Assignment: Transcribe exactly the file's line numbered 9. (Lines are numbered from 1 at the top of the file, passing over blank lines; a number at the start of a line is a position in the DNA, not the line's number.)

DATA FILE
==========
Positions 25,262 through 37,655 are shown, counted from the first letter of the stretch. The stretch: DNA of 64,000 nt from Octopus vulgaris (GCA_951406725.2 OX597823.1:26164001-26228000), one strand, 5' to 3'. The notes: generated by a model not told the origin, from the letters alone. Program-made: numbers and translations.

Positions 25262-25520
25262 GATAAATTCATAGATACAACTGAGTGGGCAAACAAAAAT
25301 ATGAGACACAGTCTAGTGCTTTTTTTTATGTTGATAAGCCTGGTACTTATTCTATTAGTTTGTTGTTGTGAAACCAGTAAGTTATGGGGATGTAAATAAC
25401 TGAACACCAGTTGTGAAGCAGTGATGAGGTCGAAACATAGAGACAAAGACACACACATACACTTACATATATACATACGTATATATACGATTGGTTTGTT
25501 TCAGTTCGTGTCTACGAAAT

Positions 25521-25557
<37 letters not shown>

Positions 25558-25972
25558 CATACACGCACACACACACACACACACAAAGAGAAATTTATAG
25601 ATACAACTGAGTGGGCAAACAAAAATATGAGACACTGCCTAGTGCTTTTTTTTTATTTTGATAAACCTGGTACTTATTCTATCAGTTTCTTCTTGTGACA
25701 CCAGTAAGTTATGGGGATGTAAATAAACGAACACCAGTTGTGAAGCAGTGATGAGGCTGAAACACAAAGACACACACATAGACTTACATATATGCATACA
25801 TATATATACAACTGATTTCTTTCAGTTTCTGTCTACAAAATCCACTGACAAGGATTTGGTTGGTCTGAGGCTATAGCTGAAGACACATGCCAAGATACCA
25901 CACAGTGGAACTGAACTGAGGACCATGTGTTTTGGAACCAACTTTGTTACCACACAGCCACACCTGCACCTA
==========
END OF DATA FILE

Positions 25558-25972